NASA is teaming up with SpaceX once more to send four astronauts to the International Space Station on Sunday, including three first-timers, according to AFP.

The crew of mission “Crew-3” will spend six months on the orbital outpost, conducting research in areas including material sciences, health, and botany, to help inform future deep space exploration and benefit life on Earth.

Americans Raja Chari, Tom Marshburn, and Kayla Barron as well as German Matthias Maurer of the European Space Agency (ESA) will launch aboard a Crew Dragon spacecraft named “Endurance,” fixed atop a Falcon 9 rocket at 2:21 am (0621 GMT) from the Kennedy Space Center in Florida.

“Last night we got to go see Endurance in the hangar as they got ready to roll it out to the pad, and actually put our hands on the Dragon, which is a pretty special experience,” Chari, a US Air Force colonel who is commanding the mission, said at a press conference on Wednesday.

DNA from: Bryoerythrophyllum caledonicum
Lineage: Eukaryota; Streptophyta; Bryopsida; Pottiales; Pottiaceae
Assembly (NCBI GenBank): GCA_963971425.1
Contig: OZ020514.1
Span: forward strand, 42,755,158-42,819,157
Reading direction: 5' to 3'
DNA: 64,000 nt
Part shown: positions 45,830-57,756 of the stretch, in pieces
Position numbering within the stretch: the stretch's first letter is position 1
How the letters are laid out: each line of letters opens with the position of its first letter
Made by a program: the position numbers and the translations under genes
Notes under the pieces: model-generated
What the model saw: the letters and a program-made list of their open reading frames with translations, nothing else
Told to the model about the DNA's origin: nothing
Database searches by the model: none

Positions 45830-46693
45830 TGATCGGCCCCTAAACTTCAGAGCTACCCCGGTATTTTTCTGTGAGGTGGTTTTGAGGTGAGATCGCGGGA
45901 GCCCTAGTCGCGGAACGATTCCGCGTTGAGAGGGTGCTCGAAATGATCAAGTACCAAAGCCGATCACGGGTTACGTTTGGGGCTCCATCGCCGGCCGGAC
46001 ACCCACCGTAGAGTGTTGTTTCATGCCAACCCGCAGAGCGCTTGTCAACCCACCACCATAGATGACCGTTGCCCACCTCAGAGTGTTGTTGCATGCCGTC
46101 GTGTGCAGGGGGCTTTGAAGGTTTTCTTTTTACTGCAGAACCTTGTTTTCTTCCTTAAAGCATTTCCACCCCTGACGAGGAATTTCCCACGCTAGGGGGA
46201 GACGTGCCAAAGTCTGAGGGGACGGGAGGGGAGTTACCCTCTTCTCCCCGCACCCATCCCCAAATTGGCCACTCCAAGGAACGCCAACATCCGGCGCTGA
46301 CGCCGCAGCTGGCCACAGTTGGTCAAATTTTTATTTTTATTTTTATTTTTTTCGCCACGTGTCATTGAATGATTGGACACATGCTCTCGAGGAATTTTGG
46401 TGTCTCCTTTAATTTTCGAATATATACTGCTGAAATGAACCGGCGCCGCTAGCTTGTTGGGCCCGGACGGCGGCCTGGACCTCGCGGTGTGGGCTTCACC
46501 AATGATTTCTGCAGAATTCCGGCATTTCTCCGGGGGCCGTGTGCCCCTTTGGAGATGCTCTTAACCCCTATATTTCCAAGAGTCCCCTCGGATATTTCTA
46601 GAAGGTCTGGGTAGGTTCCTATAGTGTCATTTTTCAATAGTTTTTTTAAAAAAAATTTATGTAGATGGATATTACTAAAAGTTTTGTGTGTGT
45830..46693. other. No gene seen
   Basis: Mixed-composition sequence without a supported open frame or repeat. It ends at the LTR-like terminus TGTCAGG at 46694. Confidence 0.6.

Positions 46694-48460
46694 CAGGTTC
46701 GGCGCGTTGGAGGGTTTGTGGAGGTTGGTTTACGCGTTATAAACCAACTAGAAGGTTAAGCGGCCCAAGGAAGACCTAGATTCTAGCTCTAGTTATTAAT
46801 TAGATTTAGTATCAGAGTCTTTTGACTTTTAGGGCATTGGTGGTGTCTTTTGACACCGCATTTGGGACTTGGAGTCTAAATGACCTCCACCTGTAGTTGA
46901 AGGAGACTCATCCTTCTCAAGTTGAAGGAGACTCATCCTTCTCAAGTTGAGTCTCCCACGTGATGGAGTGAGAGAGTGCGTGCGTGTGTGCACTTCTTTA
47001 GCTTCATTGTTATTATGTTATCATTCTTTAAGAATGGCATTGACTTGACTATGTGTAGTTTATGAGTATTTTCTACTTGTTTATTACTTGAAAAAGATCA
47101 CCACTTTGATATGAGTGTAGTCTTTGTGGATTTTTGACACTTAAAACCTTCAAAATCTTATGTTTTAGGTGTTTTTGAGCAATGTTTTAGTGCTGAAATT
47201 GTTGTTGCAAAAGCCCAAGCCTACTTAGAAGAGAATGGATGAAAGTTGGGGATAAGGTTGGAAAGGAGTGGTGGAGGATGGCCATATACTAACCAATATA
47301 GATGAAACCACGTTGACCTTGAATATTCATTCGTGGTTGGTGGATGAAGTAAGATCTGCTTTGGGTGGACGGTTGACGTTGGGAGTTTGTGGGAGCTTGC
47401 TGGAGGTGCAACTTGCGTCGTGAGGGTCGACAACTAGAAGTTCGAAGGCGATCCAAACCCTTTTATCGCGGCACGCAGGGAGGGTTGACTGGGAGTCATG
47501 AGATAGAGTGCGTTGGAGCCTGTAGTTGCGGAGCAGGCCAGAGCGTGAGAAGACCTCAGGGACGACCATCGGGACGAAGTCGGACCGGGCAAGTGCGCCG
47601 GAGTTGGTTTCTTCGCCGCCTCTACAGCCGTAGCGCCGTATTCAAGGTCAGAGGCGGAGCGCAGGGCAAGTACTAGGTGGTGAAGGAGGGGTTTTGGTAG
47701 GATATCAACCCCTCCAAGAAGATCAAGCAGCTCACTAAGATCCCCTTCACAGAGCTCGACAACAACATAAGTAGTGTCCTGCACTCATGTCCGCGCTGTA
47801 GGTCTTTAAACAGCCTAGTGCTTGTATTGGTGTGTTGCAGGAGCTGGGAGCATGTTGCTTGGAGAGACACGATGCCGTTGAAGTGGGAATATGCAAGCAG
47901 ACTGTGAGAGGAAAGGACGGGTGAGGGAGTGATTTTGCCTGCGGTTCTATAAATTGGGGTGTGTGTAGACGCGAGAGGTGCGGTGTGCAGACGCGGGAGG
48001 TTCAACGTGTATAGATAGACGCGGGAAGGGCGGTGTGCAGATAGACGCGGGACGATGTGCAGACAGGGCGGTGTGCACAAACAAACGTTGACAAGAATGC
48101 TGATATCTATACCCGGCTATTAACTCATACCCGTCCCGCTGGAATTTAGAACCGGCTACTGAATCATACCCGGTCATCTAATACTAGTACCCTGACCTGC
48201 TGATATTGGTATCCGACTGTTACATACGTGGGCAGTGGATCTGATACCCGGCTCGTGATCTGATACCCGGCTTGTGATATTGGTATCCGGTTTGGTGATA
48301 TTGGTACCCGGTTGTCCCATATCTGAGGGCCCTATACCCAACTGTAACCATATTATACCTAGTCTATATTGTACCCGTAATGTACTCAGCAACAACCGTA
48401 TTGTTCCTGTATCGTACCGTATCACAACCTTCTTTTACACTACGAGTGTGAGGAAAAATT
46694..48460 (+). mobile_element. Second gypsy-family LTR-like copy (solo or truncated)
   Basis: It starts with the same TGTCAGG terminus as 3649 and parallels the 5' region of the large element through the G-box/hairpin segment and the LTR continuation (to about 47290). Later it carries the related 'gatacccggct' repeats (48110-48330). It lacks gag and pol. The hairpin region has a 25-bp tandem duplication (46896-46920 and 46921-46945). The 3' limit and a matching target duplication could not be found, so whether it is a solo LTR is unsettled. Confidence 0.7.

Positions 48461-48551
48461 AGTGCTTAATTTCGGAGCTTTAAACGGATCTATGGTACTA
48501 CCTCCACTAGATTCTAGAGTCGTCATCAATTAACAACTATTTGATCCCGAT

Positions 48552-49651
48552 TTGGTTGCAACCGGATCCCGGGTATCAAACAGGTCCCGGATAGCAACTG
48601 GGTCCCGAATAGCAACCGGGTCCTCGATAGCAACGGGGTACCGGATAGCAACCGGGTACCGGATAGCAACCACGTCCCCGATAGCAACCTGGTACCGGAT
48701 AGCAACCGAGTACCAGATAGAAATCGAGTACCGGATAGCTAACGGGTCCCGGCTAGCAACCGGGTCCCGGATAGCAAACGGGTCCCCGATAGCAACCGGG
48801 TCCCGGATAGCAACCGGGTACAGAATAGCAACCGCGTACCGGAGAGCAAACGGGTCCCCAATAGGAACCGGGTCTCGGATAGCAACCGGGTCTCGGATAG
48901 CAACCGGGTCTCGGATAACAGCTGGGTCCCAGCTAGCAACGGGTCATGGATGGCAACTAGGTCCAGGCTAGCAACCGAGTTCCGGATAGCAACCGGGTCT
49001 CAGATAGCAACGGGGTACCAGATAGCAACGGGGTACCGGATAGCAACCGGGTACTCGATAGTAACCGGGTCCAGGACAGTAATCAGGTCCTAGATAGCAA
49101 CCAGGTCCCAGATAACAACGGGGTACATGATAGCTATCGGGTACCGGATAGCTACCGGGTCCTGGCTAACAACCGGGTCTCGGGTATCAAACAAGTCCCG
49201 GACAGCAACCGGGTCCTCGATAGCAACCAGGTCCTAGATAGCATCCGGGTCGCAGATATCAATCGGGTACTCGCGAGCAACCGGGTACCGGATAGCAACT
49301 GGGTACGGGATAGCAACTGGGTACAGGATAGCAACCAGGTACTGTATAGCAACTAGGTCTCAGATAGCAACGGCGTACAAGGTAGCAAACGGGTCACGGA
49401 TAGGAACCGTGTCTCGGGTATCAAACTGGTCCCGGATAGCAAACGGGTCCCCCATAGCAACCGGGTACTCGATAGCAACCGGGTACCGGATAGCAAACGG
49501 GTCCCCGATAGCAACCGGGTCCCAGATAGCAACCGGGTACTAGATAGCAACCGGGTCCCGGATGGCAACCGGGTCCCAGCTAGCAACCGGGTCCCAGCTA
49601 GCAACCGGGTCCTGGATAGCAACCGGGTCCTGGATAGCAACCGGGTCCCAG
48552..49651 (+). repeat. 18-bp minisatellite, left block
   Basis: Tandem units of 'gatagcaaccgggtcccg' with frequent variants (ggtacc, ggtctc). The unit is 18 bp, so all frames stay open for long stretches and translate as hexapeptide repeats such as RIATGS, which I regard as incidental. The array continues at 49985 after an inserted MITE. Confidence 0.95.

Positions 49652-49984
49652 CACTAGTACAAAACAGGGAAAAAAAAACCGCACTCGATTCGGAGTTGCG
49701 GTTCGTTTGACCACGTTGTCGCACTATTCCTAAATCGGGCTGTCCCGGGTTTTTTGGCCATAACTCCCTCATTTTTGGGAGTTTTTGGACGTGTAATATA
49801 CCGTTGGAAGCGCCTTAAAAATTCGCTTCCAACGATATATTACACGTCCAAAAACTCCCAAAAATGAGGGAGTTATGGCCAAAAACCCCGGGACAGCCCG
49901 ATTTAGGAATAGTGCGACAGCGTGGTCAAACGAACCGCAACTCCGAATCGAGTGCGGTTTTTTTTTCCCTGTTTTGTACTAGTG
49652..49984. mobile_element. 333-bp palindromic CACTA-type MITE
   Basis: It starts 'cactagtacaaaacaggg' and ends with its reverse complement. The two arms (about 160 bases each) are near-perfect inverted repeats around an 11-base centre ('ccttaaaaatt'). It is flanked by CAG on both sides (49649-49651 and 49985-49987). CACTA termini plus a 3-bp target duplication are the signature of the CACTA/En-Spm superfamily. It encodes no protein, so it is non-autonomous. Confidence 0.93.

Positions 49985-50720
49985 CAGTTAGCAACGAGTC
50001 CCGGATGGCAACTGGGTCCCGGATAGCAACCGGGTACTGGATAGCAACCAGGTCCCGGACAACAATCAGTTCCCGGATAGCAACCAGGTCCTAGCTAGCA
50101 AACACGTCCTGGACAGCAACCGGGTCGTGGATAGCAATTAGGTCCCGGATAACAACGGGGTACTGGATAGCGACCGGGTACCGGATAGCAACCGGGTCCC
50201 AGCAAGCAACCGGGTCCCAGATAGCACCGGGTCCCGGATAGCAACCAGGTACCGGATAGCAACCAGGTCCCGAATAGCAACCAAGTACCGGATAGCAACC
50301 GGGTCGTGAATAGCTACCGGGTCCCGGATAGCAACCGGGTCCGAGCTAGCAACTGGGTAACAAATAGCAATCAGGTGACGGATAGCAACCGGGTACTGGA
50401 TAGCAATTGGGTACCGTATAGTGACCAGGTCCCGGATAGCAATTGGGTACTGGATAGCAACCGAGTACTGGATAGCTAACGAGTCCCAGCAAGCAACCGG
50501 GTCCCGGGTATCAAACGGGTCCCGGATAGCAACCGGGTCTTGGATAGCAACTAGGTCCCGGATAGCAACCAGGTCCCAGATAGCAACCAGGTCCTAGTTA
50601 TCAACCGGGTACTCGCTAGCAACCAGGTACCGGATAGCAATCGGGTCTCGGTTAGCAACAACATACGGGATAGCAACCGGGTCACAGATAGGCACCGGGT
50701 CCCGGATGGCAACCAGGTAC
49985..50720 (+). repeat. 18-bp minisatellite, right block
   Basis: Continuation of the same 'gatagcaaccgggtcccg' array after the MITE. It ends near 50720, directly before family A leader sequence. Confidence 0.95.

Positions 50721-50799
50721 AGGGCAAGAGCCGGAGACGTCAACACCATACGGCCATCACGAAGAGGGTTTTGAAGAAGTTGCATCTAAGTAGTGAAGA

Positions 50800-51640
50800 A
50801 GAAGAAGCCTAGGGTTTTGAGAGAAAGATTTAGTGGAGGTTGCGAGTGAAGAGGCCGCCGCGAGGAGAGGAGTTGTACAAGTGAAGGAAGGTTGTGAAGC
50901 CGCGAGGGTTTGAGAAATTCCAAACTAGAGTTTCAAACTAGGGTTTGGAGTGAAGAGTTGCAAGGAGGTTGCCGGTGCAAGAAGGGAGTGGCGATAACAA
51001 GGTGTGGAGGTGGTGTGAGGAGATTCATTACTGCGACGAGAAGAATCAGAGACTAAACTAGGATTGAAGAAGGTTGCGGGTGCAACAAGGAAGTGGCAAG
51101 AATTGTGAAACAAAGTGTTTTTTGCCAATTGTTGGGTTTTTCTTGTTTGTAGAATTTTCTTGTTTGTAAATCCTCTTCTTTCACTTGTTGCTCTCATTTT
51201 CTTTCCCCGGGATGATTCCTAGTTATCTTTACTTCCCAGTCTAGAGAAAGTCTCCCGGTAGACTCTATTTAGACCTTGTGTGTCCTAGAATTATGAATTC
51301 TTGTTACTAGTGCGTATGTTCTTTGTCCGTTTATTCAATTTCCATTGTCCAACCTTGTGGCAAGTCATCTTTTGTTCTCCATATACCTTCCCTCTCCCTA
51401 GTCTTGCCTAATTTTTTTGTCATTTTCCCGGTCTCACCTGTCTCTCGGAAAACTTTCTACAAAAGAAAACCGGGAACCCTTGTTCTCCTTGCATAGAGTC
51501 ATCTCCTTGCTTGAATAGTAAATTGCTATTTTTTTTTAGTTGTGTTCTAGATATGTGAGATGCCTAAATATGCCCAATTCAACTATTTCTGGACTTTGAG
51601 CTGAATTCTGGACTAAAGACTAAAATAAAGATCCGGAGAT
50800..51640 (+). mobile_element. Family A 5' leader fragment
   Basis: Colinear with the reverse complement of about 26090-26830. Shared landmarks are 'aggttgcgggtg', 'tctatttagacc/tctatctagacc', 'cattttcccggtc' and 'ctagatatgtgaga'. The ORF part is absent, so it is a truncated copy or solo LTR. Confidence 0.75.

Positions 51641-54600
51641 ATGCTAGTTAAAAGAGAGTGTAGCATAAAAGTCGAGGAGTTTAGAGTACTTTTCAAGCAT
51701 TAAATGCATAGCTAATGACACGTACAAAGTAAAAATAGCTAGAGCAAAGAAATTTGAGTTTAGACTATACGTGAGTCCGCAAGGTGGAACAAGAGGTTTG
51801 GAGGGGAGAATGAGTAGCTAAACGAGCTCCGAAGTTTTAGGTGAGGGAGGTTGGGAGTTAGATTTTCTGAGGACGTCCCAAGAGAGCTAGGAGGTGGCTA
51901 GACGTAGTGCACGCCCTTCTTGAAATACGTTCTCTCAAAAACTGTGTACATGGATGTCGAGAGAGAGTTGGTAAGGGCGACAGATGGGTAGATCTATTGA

Of the four, only Marshburn has gone to space before. The medical doctor flew aboard a Space Shuttle in 2009 and a Russian Soyuz spacecraft in a mission from 2012-13.

Barron, who along with Chari was selected for the NASA astronaut corps in 2017, the most recent recruitment, previously served as a submarine warfare officer for the Navy, and told reporters she saw many parallels between that experience and going to space.

The pair are also in the mix for NASA’s Artemis missions to return humans to the Moon later this decade.

Maurer, a materials science engineer, will become the 12th German to go to space and will join fellow ESA astronaut Thomas Pesquet of France on the ISS, an overlap that will likely last a few days before the Frenchman returns to Earth with the rest of his Crew-2 colleagues.

Following a 22-hour voyage, Endurance will autonomously dock with the space station at 12:10 am Monday (0410 GMT).